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Red Cross staff freed in Syria 'seem in good health'

International Committee of the Red Cross (ICRC) spokesman Simon Schorno said the three Red Cross staff and the Syrian Red Crescent volunteer "seem in good health" after their release.

Speaking in Damascus, Mr Schorno said, "We haven't spoken to them yet but they seem to be in good health and safe".

The ICRC is networking with a number of people in northeastern Syria to ensure the three Red Cross workers still being held are released "unconditionally and very rapidly".

Red Cross 'committed to serving the Syrian people'

The International Committee of the Red Cross (ICRC) said it remains "committed to serving the Syrian people" after six staff members and a Syrian Red Crescent volunteer were kidnapped.

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Despite the current situation, we are committed to serving the #Syrian people. More info on our latest activities: http://t.co/ulVXWxbJei

The ICRC's head of operations for the Middle East, Robert Mardini, has confirmed three of those kidnapped have since been released.

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ICRC 'doing their utmost' to find those kidnapped

The International Committee of the Red Cross (ICRC) said its teams in Syria and Geneva "are doing their utmost" to find the seven people kidnapped and bring them back "safe and sound".

The ICRC's head of operations for the Middle East, Robert Mardini, also said the group's operations would continue in Syria:

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MT @robertmardini: Our teams in Syria & Geneva are doing their utmost to have our 7 colleagues back safe & sound. Our ops continue in Syria.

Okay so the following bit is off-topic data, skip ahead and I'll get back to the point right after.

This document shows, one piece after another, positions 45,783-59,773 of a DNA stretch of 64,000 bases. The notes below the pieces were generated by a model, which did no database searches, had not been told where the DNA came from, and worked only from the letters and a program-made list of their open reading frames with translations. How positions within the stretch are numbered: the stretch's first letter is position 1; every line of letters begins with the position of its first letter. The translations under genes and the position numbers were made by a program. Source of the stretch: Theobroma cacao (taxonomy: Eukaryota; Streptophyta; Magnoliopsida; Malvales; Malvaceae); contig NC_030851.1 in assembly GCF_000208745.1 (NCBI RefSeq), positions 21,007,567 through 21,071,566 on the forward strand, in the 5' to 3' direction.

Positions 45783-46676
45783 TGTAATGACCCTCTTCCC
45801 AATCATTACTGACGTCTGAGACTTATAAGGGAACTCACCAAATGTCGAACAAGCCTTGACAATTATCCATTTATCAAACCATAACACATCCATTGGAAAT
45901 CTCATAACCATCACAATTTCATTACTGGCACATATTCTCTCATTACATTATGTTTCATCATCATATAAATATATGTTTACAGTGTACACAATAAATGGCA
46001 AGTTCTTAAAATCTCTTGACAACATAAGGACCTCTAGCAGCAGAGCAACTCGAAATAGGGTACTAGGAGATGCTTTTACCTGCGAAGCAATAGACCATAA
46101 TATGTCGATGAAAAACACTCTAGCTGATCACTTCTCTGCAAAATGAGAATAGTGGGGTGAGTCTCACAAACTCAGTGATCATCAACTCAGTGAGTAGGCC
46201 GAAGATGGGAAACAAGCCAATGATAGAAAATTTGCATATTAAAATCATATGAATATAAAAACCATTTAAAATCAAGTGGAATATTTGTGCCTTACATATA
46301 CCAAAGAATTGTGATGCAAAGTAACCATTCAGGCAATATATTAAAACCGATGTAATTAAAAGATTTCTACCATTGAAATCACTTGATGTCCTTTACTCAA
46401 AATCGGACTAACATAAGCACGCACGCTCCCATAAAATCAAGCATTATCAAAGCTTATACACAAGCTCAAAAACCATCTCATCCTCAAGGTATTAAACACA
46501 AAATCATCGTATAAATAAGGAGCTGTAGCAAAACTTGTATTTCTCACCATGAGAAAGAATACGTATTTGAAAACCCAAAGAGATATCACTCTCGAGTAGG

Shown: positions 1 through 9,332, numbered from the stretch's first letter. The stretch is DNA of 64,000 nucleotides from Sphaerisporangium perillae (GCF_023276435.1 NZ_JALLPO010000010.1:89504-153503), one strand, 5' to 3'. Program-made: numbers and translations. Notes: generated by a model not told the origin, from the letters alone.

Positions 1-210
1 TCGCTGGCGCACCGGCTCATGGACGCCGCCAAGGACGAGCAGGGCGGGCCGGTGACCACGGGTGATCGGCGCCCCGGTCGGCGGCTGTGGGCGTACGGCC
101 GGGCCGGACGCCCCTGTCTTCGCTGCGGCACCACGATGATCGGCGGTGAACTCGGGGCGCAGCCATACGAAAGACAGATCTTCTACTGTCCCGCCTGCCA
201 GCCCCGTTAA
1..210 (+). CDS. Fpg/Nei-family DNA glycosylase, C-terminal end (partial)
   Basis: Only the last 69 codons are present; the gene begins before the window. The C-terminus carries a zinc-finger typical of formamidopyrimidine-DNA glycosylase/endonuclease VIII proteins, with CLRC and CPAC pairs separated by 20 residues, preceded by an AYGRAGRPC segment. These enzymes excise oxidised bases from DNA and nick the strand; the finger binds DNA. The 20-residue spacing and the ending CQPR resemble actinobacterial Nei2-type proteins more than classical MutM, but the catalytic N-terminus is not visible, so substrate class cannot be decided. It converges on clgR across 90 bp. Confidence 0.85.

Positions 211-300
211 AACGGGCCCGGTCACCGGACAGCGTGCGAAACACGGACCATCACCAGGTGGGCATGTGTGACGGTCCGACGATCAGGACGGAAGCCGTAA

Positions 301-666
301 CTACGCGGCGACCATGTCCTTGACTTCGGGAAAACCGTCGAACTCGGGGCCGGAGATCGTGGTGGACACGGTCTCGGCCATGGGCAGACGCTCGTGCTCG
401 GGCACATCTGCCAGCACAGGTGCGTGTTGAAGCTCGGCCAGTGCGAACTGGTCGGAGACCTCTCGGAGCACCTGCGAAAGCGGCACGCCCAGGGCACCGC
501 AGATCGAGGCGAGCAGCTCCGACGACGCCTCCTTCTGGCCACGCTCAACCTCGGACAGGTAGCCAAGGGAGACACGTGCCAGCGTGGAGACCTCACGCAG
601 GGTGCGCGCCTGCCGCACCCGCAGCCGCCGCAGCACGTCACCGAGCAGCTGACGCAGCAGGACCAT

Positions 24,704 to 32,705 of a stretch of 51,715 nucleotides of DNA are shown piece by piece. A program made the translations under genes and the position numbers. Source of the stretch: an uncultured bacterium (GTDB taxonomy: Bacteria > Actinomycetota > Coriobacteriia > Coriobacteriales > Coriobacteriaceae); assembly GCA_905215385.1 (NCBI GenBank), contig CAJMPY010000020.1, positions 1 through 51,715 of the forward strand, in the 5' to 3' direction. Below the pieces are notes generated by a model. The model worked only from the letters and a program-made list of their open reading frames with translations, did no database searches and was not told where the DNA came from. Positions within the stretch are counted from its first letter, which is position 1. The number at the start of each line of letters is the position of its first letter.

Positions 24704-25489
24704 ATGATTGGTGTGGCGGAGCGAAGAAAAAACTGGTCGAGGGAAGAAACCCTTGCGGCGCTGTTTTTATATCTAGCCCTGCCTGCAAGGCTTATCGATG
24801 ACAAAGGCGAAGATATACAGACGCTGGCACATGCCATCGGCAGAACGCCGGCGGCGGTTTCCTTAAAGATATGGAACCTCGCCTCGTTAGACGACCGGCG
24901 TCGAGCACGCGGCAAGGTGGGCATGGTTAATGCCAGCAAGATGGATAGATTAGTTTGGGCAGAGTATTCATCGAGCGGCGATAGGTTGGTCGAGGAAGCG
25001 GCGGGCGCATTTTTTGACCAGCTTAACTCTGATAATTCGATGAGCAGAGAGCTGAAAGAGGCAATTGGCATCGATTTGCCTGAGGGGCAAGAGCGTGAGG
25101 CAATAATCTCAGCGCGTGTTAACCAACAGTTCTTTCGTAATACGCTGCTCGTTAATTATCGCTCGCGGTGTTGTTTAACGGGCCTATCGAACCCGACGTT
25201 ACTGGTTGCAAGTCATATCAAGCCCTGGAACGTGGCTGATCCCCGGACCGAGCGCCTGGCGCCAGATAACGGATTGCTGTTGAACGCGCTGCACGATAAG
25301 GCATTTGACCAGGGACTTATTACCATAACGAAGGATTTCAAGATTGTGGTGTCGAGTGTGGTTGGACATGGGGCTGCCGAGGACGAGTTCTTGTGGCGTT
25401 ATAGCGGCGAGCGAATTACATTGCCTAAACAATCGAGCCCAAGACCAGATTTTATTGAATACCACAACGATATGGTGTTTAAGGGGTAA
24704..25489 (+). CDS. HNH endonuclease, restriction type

ICRC chief: Our thoughts are with our colleagues

The head of the International Committee of the Red Cross (ICRC) said the group's thoughts "are with our colleagues and their families" following the kidnapping of seven Red Cross workers in northern Syria.

Director general Yves Daccord wrote on Twitter:

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7 of our colleagues have been abducted in northwest #Syria. We call for their immediate release.

ICRC call for immediate release of kidnapped workers

The International Committee of the Red Cross has called for the "immediate and unconditional release" of the seven workers kidnapped in northern Syria on Sunday.

Armed men abducted six ICRC staff members and one Syrian Arab Red Crescent volunteer near Sareqeb, in north-western Syria as they travelled back to Damascus at around 11:30am (08:30 GMT) this morning.

Armed men abducted six ICRC staff members and one Syrian Arab Red Crescent volunteer near Sareqeb

In a statement, the humanitarian group said: "We call for the immediate and unconditional release of the seven colleagues abducted this morning.

"Both the ICRC and the SARC work tirelessly to provide impartial humanitarian assistance for those most in need across Syria on both sides of the front lines, and incidents such as these potentially undermine our capacity to assist those who need us most."

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Red Cross confirms seven kidnapped in northern Syria

A spokesman for the International Committee of the Red Cross in Damascus has confirmed that seven of the group's workers have been kidnapped in northern Syria.

Gunmen kidnapped the Red Cross workers near the town of Saraqeb in Idlib province.
Gunmen kidnapped the Red Cross workers near the town of Saraqeb in Idlib province. Credit: Google Maps

Simon Schorno said gunmen abducted the six ICRC workers and one Syrian Red Crescent volunteer near the town of Saraqeb in Idlib province at around 11:30am (08:30 GMT) on Sunday.

Mr Schorno declined to comment on the possible nationalities of the kidnapped employees.

ICRC to 'continue efforts' in Syria despite weapon threat

The impact of possible chemical weapons in Syria on aid efforts would be difficult to anticipate, the International Red Cross said at a conference in the Switzerland headquarters.

Officials said it would attempt to continue humanitarian operations in Syria in the event of chemical weapons being used. Syria have denied that it would use chemical weapons. President Peter Maurer told reporters:

Our general assessment is that the conflict is expanding, that the ability to reach populations is not following at the same pace as the expanding conflict.

So we have an increasing gap between needs emerging and abilities to cover those needs, but we, despite all the difficulties, we keep up an important humanitarian activities in Syria.

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